A new biopolymer sensor that detects bacteria, toxins, and dangerous chemicals in the environment can be printed like ink on just about anything, including gloves, masks, or everyday clothing.
Using an enzyme similar to that found in fireflies, the sensor glows when it detects these otherwise invisible threats. The new technology is described in the journal Advanced Materials.
The biopolymer sensor, which is based on computationally designed proteins and silk fibroin extracted from the cocoons of the silk moth Bombyx Mori, can also be embedded in films, sponges, and filters, or molded like plastic to sample and detect airborne and waterborne dangers, used to signal infections, or even cancer in our bodies.
The researchers demonstrated how the sensor emits light within minutes as it detects the SARS-CoV-2 virus that causes COVID, anti-hepatitis B virus antibodies, the food-borne toxin botulinum neurotoxin B, or human epidermal growth factor receptor 2 (HER2), an indicator of the presence of breast cancer.
Currently, the sensors require a quick spray with a non-toxic chemical after being potentially exposed to bacteria, toxins, and dangerous chemicals. If the target is present, then the sensor generates light. The intensity of emitted light provides a quantitative measure of the concentration of the target.
“The combination of lab-designed proteins and silk is a sensor platform that can be adapted to detect a wide range of chemical and biological agents with a high degree of specificity and sensitivity,” says Fiorenzo Omenetto, professor of engineering and director of the Tufts University Silklab, where the bio-responsive materials were developed.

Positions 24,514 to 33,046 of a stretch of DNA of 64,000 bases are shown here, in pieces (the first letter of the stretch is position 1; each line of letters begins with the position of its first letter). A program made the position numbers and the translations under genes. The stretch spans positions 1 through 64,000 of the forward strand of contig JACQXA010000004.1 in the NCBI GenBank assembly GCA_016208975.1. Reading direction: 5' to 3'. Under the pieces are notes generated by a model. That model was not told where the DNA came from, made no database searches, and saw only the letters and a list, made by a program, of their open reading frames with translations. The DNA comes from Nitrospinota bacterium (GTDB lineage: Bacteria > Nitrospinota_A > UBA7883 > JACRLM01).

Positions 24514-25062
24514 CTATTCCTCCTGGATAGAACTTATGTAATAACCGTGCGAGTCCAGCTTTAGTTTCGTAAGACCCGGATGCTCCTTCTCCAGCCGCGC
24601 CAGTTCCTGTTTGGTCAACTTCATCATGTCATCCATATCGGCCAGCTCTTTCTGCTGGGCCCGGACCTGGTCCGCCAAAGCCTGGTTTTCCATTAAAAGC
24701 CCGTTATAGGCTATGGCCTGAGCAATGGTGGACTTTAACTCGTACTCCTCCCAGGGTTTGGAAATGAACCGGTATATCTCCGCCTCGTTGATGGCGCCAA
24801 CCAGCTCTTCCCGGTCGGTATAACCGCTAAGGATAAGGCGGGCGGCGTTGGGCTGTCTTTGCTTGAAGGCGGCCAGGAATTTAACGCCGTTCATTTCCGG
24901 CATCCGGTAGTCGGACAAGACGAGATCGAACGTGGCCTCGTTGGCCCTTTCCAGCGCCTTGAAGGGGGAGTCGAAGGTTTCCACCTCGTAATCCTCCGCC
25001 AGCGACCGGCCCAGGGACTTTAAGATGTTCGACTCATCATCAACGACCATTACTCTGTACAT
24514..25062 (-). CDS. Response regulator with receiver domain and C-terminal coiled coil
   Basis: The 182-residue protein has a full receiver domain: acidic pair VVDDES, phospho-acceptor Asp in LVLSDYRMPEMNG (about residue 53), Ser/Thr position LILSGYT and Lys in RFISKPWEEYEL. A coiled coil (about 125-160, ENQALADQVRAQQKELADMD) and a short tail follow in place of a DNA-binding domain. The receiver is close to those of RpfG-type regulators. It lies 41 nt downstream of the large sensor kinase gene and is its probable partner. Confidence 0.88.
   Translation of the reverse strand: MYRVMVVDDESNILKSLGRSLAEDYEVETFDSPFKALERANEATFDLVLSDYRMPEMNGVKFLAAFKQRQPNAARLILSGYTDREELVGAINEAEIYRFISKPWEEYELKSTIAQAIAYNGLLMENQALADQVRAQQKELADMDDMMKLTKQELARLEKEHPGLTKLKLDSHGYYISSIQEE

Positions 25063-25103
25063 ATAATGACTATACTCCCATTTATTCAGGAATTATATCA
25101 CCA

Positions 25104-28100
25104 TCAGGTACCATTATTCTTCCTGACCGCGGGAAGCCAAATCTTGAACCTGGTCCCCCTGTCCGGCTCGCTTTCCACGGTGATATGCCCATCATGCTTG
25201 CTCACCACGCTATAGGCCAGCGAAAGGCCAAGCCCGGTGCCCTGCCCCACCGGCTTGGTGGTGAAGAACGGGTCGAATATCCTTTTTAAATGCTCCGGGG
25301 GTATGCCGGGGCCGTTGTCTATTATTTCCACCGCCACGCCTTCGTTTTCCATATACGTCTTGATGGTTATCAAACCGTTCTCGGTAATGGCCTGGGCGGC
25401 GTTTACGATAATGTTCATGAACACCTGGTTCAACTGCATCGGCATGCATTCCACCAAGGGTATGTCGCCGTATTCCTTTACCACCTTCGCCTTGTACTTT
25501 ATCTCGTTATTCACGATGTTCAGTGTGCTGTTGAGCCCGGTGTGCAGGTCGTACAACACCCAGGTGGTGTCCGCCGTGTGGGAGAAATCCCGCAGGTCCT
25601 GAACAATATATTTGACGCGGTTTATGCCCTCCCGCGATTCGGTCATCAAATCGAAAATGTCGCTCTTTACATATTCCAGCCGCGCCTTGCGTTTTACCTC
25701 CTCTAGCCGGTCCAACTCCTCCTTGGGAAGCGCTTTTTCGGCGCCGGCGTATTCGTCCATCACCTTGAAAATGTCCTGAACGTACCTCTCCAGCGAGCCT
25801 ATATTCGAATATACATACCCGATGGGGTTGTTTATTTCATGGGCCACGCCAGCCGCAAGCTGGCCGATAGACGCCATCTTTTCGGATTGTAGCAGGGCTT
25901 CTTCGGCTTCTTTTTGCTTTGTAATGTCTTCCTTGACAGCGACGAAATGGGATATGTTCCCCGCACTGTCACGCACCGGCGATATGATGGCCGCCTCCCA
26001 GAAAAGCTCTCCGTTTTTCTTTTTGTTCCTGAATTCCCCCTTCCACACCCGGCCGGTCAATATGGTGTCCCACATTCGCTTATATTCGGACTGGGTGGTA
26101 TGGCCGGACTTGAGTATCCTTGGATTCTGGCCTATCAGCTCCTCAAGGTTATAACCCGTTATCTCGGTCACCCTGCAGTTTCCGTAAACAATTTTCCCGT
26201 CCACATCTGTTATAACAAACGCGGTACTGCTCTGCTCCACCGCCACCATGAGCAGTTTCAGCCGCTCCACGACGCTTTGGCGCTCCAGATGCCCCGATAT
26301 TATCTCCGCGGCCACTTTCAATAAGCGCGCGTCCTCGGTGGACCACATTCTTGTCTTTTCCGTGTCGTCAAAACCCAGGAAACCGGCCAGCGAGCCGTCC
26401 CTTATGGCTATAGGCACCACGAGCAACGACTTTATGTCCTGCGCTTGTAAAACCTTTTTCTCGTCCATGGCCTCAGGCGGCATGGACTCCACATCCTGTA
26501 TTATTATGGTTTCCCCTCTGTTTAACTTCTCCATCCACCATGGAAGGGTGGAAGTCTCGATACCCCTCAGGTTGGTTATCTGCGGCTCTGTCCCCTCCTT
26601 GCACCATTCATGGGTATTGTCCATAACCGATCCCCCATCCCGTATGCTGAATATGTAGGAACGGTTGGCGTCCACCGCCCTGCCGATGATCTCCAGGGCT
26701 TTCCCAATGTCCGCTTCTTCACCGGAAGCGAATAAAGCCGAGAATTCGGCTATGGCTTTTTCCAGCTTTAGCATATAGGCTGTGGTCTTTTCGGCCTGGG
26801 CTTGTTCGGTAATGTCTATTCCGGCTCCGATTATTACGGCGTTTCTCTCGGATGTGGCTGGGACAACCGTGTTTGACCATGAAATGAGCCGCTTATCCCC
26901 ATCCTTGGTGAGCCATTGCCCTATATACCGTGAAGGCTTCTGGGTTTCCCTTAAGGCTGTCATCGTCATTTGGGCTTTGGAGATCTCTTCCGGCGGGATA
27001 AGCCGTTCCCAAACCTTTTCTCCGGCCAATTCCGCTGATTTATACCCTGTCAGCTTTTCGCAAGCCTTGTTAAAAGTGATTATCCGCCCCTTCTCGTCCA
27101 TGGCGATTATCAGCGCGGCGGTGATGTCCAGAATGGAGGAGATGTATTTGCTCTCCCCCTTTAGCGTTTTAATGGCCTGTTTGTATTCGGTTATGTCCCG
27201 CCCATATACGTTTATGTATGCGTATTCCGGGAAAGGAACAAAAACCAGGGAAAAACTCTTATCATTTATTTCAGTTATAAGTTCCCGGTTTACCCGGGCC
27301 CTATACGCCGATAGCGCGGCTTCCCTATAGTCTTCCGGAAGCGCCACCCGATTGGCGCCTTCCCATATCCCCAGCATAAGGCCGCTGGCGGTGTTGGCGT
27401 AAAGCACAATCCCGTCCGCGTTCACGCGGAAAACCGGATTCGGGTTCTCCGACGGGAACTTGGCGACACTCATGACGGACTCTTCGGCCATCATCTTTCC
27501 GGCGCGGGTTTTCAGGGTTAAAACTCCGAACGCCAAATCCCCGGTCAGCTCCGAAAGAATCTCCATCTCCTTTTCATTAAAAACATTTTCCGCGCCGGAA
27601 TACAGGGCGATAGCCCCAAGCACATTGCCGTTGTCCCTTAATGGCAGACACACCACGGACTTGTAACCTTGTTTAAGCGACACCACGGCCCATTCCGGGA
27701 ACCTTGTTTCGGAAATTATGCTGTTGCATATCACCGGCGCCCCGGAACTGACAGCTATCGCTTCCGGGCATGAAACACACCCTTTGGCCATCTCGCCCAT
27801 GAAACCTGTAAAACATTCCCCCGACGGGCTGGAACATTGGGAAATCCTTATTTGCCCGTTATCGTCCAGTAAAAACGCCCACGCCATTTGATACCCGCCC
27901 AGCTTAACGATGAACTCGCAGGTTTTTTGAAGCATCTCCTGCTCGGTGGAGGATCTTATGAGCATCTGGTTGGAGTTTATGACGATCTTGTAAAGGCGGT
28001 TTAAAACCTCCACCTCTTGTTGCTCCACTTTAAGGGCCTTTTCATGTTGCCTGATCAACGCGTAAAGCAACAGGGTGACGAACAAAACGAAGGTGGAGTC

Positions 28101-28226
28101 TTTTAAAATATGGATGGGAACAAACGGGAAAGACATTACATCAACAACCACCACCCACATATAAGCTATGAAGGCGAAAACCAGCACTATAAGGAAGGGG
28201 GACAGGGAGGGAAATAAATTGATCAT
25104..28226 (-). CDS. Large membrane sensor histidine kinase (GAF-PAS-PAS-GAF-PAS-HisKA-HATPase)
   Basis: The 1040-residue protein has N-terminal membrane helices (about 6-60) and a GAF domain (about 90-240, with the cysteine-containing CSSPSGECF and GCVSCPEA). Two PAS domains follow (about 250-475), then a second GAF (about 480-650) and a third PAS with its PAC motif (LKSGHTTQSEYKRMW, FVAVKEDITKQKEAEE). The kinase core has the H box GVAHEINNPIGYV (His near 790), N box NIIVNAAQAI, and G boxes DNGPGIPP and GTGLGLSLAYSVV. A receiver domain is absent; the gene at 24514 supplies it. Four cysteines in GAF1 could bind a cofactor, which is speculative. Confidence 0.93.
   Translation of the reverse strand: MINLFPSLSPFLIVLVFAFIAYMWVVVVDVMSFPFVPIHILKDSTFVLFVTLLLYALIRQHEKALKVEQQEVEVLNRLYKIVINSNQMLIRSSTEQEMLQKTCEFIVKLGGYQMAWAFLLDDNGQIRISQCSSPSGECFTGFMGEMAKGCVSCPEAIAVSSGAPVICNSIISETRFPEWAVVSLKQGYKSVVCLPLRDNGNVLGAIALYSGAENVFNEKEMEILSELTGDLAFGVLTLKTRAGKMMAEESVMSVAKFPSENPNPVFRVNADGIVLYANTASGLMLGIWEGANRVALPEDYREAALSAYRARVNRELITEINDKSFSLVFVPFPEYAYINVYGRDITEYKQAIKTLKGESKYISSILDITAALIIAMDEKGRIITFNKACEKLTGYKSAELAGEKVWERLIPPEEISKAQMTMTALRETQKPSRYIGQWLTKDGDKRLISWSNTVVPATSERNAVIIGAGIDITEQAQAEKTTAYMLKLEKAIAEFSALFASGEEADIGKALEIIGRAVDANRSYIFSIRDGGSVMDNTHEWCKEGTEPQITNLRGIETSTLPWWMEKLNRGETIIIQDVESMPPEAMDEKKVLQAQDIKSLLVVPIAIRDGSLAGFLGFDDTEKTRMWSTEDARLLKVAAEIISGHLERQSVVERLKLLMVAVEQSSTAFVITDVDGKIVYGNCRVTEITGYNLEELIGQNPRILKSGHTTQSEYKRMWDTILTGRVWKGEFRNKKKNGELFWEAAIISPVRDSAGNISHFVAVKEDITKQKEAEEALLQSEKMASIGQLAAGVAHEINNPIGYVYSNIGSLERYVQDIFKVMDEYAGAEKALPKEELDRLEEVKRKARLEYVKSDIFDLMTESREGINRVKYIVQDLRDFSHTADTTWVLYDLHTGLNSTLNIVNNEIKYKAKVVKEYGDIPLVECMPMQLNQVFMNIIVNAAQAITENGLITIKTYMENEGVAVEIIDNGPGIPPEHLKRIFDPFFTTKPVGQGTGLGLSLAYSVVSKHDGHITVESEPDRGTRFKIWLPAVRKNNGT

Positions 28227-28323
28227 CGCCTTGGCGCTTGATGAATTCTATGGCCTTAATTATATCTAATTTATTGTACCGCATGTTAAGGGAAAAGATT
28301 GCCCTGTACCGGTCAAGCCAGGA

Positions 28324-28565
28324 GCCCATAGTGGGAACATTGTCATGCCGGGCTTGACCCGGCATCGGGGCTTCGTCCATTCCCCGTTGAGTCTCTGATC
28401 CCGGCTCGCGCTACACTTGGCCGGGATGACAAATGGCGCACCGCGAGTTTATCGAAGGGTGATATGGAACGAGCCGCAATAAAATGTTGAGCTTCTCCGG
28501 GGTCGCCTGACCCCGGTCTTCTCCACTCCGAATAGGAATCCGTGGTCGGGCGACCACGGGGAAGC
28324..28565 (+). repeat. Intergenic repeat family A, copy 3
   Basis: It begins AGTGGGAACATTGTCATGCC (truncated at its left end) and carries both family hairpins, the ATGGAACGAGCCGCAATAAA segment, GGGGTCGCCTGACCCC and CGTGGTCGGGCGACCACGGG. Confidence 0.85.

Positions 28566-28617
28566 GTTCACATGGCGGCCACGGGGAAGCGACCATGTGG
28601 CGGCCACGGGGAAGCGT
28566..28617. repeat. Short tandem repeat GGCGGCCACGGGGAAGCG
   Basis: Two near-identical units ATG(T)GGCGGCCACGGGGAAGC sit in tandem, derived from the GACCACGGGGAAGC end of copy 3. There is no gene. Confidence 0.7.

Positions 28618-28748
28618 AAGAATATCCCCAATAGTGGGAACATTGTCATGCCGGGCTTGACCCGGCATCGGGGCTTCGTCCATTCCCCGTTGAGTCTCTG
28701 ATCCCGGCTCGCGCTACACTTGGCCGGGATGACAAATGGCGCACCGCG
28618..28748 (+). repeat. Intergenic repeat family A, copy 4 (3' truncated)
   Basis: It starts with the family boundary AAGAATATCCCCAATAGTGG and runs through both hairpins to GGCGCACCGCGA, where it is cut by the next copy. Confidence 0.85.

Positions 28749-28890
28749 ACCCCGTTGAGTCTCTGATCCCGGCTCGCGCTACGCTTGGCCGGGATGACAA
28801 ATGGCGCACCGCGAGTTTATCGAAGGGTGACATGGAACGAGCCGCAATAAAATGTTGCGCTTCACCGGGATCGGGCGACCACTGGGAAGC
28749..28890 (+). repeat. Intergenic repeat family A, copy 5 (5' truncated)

“For example, SARS-CoV-2 and anti-hepatitis B antibodies can be measured at levels that approach clinical assays.”
The sensing element is modular, so developers can swap in newly designed proteins to capture specific pathogens or molecules to measure, while the light emitting mechanism remains the same. “Using the sensor, we can pick up trace levels of airborne SARS-CoV-2, or we can imagine modifying it to adapt to whatever the next public health threat might be,” Omenetto says.
He notes that, although the sensor is in a conceptual stage, the application to detect breast cancer is particularly interesting. His team created a proof-of-concept silicone bra pad that when worn can absorb secreted fluid, report the levels of HER2 hormone, and provide an indication whether breast cancer may be present.
“While further development will be required to improve and clinically validate the assay, the opportunity for such diagnostics in everyday garments is certainly compelling,” Omenetto says.
The sensors can assume a seemingly endless variety of forms. To demonstrate this, the researchers created viral sensing drones in which their fuselage was embedded with the sensor material. During flight, the propellers direct airflow through the porous body of the drone, which can be examined after landing. The drones, which in the example reacted to airborne pathogens such as SARS-CoV-2, could enable monitoring environments from a remote, safe distance.